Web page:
I recently read a wonderful law review article by Stephen Gillers, a professor at New York University School of Law, called A Profession, If You Can Keep It: How Information Technology and Fading Borders Are Reshaping The Law Marketplace and What We Should Do About It. In this article, Professor Gillers discusses the legal doctrines that helped give rise to alternative legal service providers such as Axiom Law. Most importantly, he eloquently explains how Axiom is using idiosyncrasies within the rules of professional responsibility to drive innovation.
It is worth reading the whole article (a full copy of the article can be found on Gillers’ SSRN page)but excerpts of a passage that I was particularly impressed by are reproduced below. Any and all errors are mine.
“In the 1980s, bar ethics committees were asked to address the growing phenomenon of temporary lawyers, now sometimes called contract lawyers. These were individuals admitted to the bar and hired to work on discrete matters for a limited period of time. A firm may have a large antitrust case and need many lawyers to sift through documents, but when the case or the discovery has ended, the lawyers will no longer be needed. The firm does not want to increase permanent staff. Of course, such an arrangement presents no problem whether lawyers are hired temporarily or retained as independent contractors. However, because these lawyers often work through employment agencies that receive payment, one question was whether the agency’s fee would violate the rules against splitting a legal fee with a nonlawyer . . . Bar groups concluded that the arrangement did not violate the rule against splitting fees with nonlawyers.See e.g., ABA Comm. on Ethics & Prof’l Responsibility, Formal Op. 356, at 47 (1988); N.Y.C. Bar Ass’n Comm. on Prof’l & Judicial Ethics, Formal Op. 2 (1989). . . The more challenging question concerned conflicts of interest. . . Eventually, bar ethics committees concluded that the lateral temporary lawyer could be screened even if the lateral permanent employee could not be screened.See ABA Comm. on Ethics & Prof’l Responsibility, Formal Op. 356, at 41 (1988).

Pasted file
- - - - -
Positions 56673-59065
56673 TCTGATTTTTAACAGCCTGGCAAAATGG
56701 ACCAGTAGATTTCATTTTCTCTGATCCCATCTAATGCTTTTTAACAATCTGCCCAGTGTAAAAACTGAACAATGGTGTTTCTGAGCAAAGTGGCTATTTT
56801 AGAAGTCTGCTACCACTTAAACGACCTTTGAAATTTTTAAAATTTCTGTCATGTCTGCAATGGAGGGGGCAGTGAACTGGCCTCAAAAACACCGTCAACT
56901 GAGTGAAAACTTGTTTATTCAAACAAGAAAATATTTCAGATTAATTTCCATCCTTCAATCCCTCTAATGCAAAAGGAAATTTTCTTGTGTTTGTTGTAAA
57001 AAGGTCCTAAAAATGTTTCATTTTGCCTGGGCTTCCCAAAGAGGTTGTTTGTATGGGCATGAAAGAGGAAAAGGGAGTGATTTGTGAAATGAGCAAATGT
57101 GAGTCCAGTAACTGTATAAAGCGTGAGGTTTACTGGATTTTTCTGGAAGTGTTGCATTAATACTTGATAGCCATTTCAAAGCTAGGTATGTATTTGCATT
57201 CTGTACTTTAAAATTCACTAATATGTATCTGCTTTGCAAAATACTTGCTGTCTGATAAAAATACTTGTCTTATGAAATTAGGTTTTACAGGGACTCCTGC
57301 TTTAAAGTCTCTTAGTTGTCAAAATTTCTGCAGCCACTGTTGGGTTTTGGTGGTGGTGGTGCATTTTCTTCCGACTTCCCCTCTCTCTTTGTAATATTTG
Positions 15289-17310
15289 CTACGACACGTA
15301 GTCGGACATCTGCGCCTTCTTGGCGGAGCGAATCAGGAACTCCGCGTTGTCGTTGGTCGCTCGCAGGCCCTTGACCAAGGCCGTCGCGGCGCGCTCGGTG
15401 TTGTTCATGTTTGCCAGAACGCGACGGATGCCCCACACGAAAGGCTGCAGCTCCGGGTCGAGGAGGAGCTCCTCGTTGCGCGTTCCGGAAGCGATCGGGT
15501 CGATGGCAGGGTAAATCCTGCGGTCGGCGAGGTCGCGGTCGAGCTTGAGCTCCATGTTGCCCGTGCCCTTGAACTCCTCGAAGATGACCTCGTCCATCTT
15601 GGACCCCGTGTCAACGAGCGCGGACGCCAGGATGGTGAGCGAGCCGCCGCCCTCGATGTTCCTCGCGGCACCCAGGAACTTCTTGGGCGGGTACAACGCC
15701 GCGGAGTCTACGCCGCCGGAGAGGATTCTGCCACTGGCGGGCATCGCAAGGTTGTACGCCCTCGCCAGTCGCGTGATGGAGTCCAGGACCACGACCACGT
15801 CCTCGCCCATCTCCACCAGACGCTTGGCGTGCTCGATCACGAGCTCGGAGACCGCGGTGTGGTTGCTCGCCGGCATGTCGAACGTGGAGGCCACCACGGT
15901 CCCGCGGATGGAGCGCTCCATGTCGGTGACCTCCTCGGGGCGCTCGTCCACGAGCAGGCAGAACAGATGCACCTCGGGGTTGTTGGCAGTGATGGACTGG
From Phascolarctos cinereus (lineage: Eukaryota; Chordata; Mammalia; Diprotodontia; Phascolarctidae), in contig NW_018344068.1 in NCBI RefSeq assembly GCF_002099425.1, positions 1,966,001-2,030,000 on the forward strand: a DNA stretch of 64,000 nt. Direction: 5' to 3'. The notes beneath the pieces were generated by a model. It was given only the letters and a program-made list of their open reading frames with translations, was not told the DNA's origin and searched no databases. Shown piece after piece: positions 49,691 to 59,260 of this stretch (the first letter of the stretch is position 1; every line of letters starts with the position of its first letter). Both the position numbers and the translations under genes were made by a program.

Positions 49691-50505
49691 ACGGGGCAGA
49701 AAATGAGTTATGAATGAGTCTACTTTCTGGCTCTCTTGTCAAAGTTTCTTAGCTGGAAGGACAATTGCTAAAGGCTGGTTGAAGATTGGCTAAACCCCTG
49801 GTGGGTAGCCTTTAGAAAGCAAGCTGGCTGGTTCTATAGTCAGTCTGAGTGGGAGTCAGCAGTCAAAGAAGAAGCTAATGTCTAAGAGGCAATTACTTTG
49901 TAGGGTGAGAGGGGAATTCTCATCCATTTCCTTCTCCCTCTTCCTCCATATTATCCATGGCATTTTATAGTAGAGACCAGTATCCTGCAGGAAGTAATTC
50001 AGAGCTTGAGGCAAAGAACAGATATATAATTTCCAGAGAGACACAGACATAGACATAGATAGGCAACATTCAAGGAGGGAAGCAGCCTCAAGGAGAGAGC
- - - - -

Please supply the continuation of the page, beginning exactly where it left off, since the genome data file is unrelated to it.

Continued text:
. . .
It could have ended there. But then an associate at a large New York Firm realized that the doctrinal authority for temporary lawyers and agencies that furnish them could also support assembly of teams of specialists, not merely individual lawyers to perform low discretionary work. (citation omitted). That associate created a company called Axiom, where such teams are available to work on particular assignments requiring greater skill and knowledge than generally required of contract lawyers. The teams can disband when their assignments end. Team members might then recombine, possibly with other lawyers, for a new assignment and so on. Each project can attract its own team depending on availability and expertise. Formally, each of the assembled lawyers is an Axiom employee working for a client on a temporary or contract basis. Members of the team do not have a formal relationship with each other. They do not comprise a law firm. But in reality, they will be chosen for their complementary skills. The work they do is more sophisticated than was true in the early days of temporary lawyer agencies and still true for many contract lawyers today.